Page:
GT Zirkon

Family overview
  • Ultra Light Italic
  • Thin Italic
  • Light Italic
  • Book Italic
  • Regular Italic
  • Medium Italic
  • Bold Italic
  • Black Italic
  • Ultra Light
    Zircon often contains traces of radioactive elements in its structure, which causes it to be metamict.
  • Ultra Light Italic
    On the Isle of Skye near Ireland, is a chapel dedicated to St. Columbus, and on the altar is a round crystalline blue stone held sacred to weather and health.
  • Thin
    Zircons from Jack Hills in the Narryer Gneiss Terrane, Yilgarn Craton, Western Australia, have yielded U-Pb ages up to 4.404 billion years
  • Thin Italic
    The English word “zircon” is derived from “Zirkon”, which is the German adaptation of this word.
  • Light
    Researchers found that same carbon 12 isotope in the diamond specks, indicating that they may have been formed from ancient microbes that were buried deep underground and subjected to enormous pressure.
  • Light Italic
    Zirconium is a mineral belonging to the group of nesosilicates.
  • Book
    Australia leads the world in zircon mining, producing 37% of the world total and accounting for 40% of world EDR for the mineral.
  • Book Italic
    In crystal growth, combinations of light intensity, light color, electric current, sound, the direction of these, plus the shape and size (frequency pattern) of the container or room, will all affect the final characteristics and energy potentials of a desired stone.
  • Regular
    Zircon is an important gemstone, with several color forms used in various forms of jewelry.
  • Regular Italic
    An interesting habit occasionally exhibited in Zircon from a few localities is that their color darkens and their luster dulls upon prolonged exposure to sunlight.
  • Medium
    Zircon is ubiquitous in the crust of Earth and it occurs as a common accessory mineral in igneous rocks, in metamorphic rocks and as detrital grains in sedimentary rocks.
  • Medium Italic
    Crystals are almost always terminated with a pyramidal termination, and may be doubly terminated, and occasionally entirely pyramidal resembling an octahedron.
  • Bold
    Zirconium is a mineral belonging to the group of nesosilicates.
  • Bold Italic
    Chemical substitution and coordination polyhedra explain this common feature of minerals.
  • Black
    Yellow, orange and red zircon is also known as “hyacinth”, from the flower hyacinthus, whose name is of Ancient Greek origin.
  • Black Italic
    The English word “zircon” is derived from “Zirkon”, which is the German adaptation of this word.
  • Settings
    Size
Typeface information

GT Zirkon is an extravagant sans serif workhorse. It blends the worlds of rational tool and ornamentation by applying techniques used to optimize type for small sizes in a refined way.

Latin-alphabet languages: Afaan, Afar, Afrikaans, Albanian, Alsatian, Amis, Anuta, Aragonese, Aranese, Aromanian, Arrernte, Asturian, Atayal, Aymara, Azerbaijani, Basque, Belarusian, Bemba, Bikol, Bislama, Bosnian, Breton, Cape Verdean Creole, Catalan, Cebuano, Chamorro, Chavacano, Chichewa, Chickasaw, Cimbrian, Cofán, Cornish, Corsican, Creek, Croatian, Czech, Danish, Dawan, Dholuo, Drehu, Dutch, English, Estonian, Faroese, Fijian, Filipino, Finnish, French, Frisian, Friulian, Galician, Ganda, Genoese, German, Gikuyu, Gooniyandi, Greenlandic (Kalaallisut), Guadeloupean Creole, Gwich’in, Haitian Creole, Hawaiian, Hiligaynon, Hopi, Hungarian, Icelandic, Ido, Igbo, Ilocano, Indonesian , Irish, Istro-Romanian, Italian, Jamaican, Javanese, Jèrriais, Kaingang, Kala Lagaw Ya, Kapampangan, Kaqchikel, Kashubian, Kikongo, Kinyarwanda, Kiribati, Kirundi, Kurdish, Ladin, Latin, Latvian, Lithuanian, Lombard, Low Saxon, Luxembourgish, Maasai, Makhuwa, Malay, Maltese, Manx, Māori, Marquesan, Megleno-Romanian, Meriam Mir, Mirandese, Mohawk, Moldovan, Montagnais, Montenegrin, Murrinh-Patha, Nagamese Creole, Nahuatl, Ndebele, Neapolitan, Niuean, Noongar, Norwegian, Occitan, Old Icelandic, Old Norse, Oshiwambo, Palauan, Papiamento, Piedmontese, Polish, Portuguese, Q’eqchi’, Quechua, Rarotongan, Romanian, Romansh, Rotokas, Inari Sami, Lule Sami, Northern Sami, Southern Sami, Samoan, Sango, Saramaccan, Sardinian, Scottish Gaelic, Seri, Seychellois Creole, Shawnee, Shona, Sicilian, Silesian, Slovak, Slovenian, Somali, Upper and Lower Sorbian, Northern and Southern Sotho, Spanish, Sranan, Sundanese, Swahili, Swazi, Swedish, Tagalog, Tahitian, Tetum, Tok Pisin, Tokelauan, Tongan, Tshiluba, Tsonga, Tswana, Tumbuka, Turkish, Tuvaluan, Tzotzil, Venetian, Vepsian, Võro, Wallisian, Walloon, Waray-Waray, Warlpiri, Wayuu, Welsh, Wik-Mungkan, Wolof, Xavante, Xhosa, Yapese, Yindjibarndi, Zapotec, Zarma, Zazaki, Zulu, Zuni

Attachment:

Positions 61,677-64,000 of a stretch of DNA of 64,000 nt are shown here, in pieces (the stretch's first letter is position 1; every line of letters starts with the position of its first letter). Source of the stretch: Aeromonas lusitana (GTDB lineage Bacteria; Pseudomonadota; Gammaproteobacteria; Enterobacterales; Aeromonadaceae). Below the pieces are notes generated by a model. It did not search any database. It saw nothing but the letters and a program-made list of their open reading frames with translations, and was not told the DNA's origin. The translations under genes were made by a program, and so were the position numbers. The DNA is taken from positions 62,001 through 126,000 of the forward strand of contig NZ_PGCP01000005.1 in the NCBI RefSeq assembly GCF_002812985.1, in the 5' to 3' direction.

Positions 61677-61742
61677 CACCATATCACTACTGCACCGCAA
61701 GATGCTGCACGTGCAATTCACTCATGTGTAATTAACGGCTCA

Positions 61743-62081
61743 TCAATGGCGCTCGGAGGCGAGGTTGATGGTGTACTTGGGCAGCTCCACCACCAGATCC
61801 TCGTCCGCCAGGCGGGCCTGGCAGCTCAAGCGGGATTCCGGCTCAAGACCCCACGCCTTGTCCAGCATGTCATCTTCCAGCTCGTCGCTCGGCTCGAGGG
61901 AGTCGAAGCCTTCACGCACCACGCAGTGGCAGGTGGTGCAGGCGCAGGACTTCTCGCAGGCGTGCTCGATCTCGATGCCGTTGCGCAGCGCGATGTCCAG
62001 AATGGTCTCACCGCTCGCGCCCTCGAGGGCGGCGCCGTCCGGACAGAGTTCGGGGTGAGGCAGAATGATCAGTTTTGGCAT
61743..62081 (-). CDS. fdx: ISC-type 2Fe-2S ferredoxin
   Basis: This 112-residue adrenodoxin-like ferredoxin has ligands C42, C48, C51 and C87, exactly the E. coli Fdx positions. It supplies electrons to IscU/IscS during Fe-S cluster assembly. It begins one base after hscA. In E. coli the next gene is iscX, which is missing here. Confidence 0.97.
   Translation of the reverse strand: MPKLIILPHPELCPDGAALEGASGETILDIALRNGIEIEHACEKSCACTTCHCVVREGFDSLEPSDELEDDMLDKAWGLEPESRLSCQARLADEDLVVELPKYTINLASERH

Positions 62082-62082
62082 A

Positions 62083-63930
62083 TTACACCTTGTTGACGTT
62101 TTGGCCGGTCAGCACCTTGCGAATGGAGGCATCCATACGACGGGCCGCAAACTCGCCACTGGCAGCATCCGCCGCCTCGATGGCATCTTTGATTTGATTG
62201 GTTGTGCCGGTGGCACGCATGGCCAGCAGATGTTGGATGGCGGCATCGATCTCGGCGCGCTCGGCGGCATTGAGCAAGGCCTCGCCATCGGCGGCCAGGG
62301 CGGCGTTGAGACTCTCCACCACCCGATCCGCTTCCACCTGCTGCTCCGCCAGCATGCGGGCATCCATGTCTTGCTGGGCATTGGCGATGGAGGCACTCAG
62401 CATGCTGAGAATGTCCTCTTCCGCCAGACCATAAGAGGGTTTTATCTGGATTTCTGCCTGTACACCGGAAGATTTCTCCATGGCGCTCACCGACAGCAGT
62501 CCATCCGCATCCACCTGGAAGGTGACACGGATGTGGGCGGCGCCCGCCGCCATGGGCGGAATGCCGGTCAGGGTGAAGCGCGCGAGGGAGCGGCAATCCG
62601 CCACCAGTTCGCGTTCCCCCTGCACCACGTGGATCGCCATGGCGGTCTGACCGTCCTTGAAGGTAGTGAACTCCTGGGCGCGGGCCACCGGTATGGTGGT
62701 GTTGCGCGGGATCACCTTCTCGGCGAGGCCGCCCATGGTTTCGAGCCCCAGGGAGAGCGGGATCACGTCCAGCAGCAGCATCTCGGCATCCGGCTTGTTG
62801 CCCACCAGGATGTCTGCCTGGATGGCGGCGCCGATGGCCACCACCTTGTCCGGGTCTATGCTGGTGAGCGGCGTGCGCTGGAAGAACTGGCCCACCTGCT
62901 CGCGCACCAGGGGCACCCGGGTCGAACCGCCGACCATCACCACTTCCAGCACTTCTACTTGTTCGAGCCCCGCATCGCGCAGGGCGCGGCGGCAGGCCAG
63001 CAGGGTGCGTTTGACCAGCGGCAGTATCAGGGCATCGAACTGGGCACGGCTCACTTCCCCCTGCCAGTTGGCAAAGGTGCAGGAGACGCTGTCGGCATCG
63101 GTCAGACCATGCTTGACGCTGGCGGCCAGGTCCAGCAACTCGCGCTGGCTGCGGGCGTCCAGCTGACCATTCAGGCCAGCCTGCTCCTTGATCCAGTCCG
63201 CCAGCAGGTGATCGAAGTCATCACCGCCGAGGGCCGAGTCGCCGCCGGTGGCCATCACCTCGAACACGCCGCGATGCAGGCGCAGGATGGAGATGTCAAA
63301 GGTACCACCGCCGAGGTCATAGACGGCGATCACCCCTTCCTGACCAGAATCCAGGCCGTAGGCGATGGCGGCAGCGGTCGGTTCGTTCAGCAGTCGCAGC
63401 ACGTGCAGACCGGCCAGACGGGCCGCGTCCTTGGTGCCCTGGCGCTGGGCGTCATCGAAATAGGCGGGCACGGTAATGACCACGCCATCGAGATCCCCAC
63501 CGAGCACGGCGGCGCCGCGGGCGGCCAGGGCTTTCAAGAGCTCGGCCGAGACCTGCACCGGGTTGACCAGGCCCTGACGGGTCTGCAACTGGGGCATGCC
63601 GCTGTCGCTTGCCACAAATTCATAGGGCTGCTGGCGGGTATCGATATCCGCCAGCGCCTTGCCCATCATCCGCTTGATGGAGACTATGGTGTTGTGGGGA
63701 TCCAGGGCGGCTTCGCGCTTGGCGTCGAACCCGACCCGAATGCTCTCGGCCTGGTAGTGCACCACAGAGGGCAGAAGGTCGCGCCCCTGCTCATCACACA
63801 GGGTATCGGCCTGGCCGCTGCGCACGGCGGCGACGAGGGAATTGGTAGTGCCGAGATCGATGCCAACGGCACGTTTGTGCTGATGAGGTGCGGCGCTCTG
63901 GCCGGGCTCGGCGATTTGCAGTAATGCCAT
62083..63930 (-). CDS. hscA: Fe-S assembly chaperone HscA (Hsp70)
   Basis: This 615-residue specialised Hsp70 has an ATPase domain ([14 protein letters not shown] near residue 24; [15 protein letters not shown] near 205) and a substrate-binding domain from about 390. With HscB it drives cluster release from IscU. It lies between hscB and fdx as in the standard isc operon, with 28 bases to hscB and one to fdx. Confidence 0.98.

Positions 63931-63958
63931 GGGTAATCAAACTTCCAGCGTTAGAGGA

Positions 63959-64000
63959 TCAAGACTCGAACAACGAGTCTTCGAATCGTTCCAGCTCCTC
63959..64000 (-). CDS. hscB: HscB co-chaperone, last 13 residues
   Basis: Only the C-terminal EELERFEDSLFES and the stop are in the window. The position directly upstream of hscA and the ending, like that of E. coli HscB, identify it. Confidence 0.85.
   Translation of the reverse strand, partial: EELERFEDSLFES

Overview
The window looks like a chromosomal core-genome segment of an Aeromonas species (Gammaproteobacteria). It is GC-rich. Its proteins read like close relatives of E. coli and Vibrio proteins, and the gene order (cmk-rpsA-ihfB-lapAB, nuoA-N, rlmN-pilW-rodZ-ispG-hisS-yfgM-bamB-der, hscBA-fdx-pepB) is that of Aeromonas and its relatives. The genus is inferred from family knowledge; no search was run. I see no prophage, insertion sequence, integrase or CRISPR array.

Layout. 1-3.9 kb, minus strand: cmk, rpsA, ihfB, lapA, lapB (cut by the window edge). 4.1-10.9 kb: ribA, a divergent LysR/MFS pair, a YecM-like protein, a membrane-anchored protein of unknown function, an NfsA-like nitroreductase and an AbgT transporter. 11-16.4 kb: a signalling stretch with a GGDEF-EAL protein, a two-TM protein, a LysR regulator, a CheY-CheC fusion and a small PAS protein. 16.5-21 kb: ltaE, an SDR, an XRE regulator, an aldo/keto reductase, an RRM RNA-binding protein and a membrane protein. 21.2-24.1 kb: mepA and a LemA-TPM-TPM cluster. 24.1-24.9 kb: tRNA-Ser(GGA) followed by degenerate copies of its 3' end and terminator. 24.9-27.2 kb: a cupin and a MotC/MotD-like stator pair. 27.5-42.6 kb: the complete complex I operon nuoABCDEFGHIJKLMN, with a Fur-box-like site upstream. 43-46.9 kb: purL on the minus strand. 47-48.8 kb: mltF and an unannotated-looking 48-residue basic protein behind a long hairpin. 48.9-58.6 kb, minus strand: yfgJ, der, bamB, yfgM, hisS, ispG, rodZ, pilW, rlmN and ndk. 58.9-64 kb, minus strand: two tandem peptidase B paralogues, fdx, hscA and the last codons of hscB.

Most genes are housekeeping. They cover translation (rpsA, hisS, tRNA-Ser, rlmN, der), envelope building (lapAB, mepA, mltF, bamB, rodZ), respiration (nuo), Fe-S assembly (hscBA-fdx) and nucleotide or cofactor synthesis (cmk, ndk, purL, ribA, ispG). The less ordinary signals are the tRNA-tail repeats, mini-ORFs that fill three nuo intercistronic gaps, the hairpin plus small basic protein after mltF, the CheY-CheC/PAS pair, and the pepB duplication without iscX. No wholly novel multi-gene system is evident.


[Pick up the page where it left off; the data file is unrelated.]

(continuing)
Typeface features

OpenType features enable smart typography. You can use these features in most Desktop applications, on the web, and in your mobile apps. Each typeface contains different features. Below are the most important features included in GT Zirkon’s fonts:

  • SS01
  • Alternate Arrows
Volume ↗
  • SS02
  • Alternate f
Refraction
  • ONUM
  • Oldstyle Figures
0123456789
  • SMCP
  • Small Caps
Ore Deposit
Typeface Minisite
  • Visit the GT Zirkon minisite to discover more about the typeface family’s history and design concept.
GT Zirkon in use